• Inductive Reasoning - The ability to combine pieces of information to form general rules or conclusions (includes finding a relationship among seemingly unrelated events).
     
  • Problem Sensitivity - The ability to tell when something is wrong or is likely to go wrong. It does not involve solving the problem, only recognizing there is a problem.
     
  • Information Ordering - The ability to arrange things or actions in a certain order or pattern according to a specific rule or set of rules (e.g., patterns of numbers, letters, words, pictures, mathematical operations).
     
  • Speech Clarity - The ability to speak clearly so others can understand you.
     
  • Speech Recognition - The ability to identify and understand the speech of another person.
     
    source: Occupational Information Network: Genetic Counselors  updated June 2010
     


    Work Activities
    for Genetic Counselors
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  • Interpreting the Meaning of Information for Others - Translating or explaining what information means and how it can be used.
     
  • Updating and Using Relevant Knowledge - Keeping up-to-date technically and applying new knowledge to your job.
     
  • Assisting and Caring for Others - Providing personal assistance, medical attention, emotional support, or other personal care to others such as coworkers, customers, or patients.
     
  • Getting Information - Observing, receiving, and otherwise obtaining information from all relevant sources.
     
  • Documenting/Recording Information - Entering, transcribing, recording, storing, or maintaining information in written or electronic/magnetic form.
     
  • Communicating with Persons Outside Organization - Communicating with people outside the organization, representing the organization to customers, the public, government, and other external sources. This information can be exchanged in person, in writing, or by telephone or e-mail.
     
  • Communicating with Supervisors, Peers, or Subordinates - Providing information to supervisors, co-workers, and subordinates by telephone, in written form, e-mail, or in person.
     
  • Analyzing Data or Information - Identifying the underlying principles, reasons, or facts of information by breaking down information or data into separate parts.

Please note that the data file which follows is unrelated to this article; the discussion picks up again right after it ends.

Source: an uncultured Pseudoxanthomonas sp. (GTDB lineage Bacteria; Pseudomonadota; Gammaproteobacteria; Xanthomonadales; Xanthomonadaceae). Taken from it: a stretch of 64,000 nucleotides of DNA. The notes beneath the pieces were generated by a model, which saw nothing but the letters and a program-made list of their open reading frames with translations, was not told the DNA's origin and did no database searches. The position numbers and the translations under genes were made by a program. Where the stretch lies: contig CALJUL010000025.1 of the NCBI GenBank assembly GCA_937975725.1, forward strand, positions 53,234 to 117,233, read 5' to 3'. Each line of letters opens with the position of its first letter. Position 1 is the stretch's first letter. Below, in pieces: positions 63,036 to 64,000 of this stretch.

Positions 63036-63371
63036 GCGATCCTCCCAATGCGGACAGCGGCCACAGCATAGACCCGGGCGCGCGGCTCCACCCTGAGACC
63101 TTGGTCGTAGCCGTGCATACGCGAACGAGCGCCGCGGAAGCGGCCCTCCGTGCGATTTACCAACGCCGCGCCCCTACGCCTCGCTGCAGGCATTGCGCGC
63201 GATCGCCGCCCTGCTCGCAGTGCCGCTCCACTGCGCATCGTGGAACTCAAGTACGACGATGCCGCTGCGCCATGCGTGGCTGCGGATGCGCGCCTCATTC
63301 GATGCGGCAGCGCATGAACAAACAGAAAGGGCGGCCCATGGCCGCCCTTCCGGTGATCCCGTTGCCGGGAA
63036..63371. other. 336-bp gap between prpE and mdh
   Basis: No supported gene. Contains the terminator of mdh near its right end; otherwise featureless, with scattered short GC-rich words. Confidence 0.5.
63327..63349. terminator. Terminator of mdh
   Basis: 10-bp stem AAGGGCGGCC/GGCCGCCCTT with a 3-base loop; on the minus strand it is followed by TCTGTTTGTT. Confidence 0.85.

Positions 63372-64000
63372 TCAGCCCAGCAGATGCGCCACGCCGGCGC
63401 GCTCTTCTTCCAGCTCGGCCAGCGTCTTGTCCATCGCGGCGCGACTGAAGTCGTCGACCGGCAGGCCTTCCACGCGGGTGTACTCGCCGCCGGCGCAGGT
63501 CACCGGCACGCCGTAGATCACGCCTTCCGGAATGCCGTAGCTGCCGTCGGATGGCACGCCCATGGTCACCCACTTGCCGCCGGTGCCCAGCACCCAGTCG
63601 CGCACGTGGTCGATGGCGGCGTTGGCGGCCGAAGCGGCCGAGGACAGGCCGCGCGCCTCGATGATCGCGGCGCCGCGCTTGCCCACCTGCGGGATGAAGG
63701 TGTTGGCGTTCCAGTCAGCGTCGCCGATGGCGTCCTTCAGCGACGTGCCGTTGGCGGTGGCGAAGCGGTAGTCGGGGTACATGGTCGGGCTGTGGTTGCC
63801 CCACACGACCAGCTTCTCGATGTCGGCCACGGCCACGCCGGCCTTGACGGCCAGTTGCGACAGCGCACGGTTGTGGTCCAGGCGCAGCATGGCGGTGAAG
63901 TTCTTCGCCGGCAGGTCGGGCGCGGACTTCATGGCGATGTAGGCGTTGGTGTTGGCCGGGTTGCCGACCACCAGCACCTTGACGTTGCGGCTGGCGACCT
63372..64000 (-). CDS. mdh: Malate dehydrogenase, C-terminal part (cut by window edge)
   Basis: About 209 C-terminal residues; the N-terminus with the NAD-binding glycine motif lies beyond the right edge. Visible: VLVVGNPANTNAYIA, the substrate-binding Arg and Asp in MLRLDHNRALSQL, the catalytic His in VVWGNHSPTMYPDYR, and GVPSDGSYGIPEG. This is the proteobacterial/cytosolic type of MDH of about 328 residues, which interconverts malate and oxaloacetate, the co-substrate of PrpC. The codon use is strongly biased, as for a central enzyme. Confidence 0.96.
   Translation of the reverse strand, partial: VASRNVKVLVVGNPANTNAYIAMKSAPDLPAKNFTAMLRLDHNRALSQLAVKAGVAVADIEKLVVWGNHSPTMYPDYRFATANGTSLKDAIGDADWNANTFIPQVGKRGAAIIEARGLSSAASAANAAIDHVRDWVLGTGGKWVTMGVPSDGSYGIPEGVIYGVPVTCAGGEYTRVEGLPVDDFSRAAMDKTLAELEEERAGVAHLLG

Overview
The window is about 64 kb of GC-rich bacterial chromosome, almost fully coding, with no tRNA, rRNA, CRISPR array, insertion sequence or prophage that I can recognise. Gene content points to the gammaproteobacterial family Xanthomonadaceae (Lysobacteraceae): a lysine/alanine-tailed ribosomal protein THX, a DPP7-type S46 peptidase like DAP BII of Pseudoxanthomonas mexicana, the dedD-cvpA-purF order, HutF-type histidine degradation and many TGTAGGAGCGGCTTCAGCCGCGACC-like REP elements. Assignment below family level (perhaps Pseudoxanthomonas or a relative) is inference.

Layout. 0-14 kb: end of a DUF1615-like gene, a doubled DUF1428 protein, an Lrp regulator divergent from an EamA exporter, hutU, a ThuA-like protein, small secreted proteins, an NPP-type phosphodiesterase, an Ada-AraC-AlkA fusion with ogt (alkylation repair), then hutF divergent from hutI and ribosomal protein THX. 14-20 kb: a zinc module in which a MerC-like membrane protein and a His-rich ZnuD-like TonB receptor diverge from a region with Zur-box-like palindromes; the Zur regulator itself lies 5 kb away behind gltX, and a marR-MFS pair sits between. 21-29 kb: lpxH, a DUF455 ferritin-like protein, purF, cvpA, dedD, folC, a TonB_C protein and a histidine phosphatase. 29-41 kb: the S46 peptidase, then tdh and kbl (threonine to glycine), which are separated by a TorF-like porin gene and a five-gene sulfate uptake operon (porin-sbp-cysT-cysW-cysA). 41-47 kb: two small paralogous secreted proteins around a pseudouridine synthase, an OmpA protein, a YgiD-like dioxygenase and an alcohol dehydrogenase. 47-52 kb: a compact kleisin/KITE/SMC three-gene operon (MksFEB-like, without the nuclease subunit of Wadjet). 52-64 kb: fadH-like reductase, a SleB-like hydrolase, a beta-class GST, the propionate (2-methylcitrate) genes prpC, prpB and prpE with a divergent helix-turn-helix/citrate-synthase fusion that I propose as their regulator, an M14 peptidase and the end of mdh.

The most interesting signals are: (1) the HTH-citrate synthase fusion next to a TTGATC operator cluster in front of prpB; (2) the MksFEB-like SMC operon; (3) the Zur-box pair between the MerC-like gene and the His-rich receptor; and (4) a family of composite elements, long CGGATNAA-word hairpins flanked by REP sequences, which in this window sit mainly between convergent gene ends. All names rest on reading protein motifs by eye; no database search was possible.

• Making Decisions and Solving Problems - Analyzing information and evaluating results to choose the best solution and solve problems.
     
  • Performing for or Working Directly with the Public - Performing for people or dealing directly with the public. This includes serving customers in restaurants and stores, and receiving clients or guests.
     
    source: Occupational Information Network: Genetic Counselors  updated June 2010
     


    Interests
    for Genetic Counselors
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  • Social - Social occupations frequently involve working with, communicating with, and teaching people. These occupations often involve helping or providing service to others.
     
  • Investigative - Investigative occupations frequently involve working with ideas, and require an extensive amount of thinking. These occupations can involve searching for facts and figuring out problems mentally.
     
  • Artistic - Artistic occupations frequently involve working with forms, designs and patterns. They often require self-expression and the work can be done without following a clear set of rules.
     
    source: Occupational Information Network: Genetic Counselors  updated June 2009
     


    Work Styles
    for Genetic Counselors
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  • Concern for Others - Job requires being sensitive to others' needs and feelings and being understanding and helpful on the job.
     
  • Integrity - Job requires being honest and ethical.
     
  • Dependability - Job requires being reliable, responsible, and dependable, and fulfilling obligations.
     
  • Attention to Detail - Job requires being careful about detail and thorough in completing work tasks.